One of the most enduring and beautiful aspects of Schuon's writing is the way he keeps pushing the reader back to a focus on essence and authenticity. He compels the seeker to realize that universal truth is consistent no matter what symbolic concepts we might utilize to describe that truth. This is one of the key ideas of Perennialist thought, yet like all deep truths, those who express it must use great caution in a world of multiplicity. Seyyed Hossein Nasr, himself a student of Schuon's, wrote the new introduction to this classic work, and discusses how Schuon for many years put off the idea of writing a book with the word "Sufism" in the title as he thought it would give a misconception of Sufism as being separate from Islam. "When we turned to him again and asked him why it was that he had now changed his view and decided to use the word Sufism as part of the title of his new book, he said that through all these years he had established the truth that Sufism was the inner dimension of Islam, and now he could deal with Sufism itself and the intricate factors that were involved in the formulation, exposition, and practice within this tradition." (intro, p. vii)
In the symbolic language of religion, and specifically of Sufism, Schuon calls it: "A crystal that captures the divine Light, refracting it in accordance with a language that is at once particular and universal." (xiv, preface). "For it is not a question of inventing truth, but remembering it." (xiv, preface)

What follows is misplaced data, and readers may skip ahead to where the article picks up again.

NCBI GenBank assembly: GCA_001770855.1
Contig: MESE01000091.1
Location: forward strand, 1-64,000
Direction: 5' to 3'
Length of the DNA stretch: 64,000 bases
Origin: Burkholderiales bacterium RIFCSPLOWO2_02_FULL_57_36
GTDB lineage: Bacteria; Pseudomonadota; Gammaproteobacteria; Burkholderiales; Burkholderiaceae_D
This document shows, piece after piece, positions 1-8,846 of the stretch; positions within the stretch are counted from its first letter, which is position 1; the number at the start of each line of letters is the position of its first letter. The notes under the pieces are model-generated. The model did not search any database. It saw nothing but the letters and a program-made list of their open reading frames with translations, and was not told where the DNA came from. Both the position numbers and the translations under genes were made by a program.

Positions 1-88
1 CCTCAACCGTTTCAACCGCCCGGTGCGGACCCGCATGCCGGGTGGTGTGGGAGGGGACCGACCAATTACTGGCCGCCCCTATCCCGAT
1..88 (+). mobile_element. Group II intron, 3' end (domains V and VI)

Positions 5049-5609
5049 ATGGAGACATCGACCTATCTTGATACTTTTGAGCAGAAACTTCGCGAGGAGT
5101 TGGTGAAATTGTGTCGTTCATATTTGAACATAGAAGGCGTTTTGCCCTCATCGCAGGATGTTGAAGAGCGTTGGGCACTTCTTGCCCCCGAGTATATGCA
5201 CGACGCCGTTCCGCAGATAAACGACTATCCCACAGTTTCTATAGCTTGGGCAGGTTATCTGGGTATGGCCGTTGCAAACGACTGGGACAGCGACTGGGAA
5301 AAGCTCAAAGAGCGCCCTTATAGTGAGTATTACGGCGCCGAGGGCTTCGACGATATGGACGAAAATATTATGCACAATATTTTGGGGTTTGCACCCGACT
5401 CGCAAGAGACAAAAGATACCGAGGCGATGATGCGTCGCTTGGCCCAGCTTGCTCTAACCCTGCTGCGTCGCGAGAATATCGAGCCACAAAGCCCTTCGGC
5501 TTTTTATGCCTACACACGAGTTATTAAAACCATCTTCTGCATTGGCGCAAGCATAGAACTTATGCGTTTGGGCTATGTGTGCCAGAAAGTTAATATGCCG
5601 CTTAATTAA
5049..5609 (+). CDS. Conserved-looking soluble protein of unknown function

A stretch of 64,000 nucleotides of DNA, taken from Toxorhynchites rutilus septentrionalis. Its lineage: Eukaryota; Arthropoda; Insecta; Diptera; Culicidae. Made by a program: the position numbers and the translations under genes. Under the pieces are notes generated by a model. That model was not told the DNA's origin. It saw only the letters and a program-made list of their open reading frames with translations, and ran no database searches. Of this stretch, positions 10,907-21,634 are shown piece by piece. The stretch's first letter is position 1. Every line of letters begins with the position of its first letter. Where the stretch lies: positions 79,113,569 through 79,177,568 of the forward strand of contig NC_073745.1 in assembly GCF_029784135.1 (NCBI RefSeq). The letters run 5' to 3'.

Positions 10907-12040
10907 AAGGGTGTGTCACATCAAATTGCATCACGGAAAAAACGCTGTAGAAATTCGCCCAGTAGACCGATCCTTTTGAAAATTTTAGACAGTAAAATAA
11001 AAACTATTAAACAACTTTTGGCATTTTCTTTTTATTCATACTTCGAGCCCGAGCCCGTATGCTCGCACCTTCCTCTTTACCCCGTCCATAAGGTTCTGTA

Schuon's concern is twofold: to present Sufism in its esoteric significance as a function of Islam and to show how Sufism taps into the essence that is at base the ultimate reality beyond all religious forms. This idea of particular yet universal is in constant tension in his writings. "It follows from these considerations that God is the same for all the religions only in the divine 'stratosphere', not in the human 'atmosphere'; in this 'atmosphere' each religion has its own God for all practical purposes, and there are as many Gods as there are religions." (41).
In his portrayal of Sufism, Schuon spends some time illuminating formative and historical aspects of Islam itself. Particularly valuable is the way he describes Arabic rhetoric and therefore the nature of the written form of the Qur'anic discourse. The elliptical nature of the Qur'an is a direct product of its Arabic revelation and is profoundly beautiful in its layers of meaning. For the Westerner, however, this aspect of the Qur'an can be enigmatic, especially in translation. The Qur'an puts into words precisely what cannot be put into words, and is a sublime symbol of the particular yet universal. As it relates to the Western mind, Schuon compares it to reason, ultimately calling reason "a groping in the dark" (17), but a groping that is searching for something realized a priori. This a priori knowledge means that it "is not the mind that is groping, but the language" (17). Sufism as practice and method seeks to aid the believer in realizing and experiencing this knowledge, which at base is ultimate truth.
This knowledge which Schuon speaks of is veiled by various layers of modernity. Schuon's goal, and the goal of Sufism is to help the seeker remove these veils so that the soul is pure in its remembrance of the divine. This divine remembrance or "dhikr" is one of the most fundamental ideas and practices of Sufism. Schuon spends a great deal of time discussing what the pure invocation of the name and remembrance practices of Sufism mean in relation to the whole of Islam, to the Sophia Perennis and ultimately to the realization of higher spiritual truths. Schuon describes the Dhikr as "work in the highest sense of the word." (120). It is the most authentic work in the most authentic of esoterisms, which in the Islamic form is expressed in the teachings we have come to know as Sufism, and which here is expressed by a man who has lived, practiced and experienced these ideas for himself, and who spent his life passing on this spiritual lineage to everyone who knew him.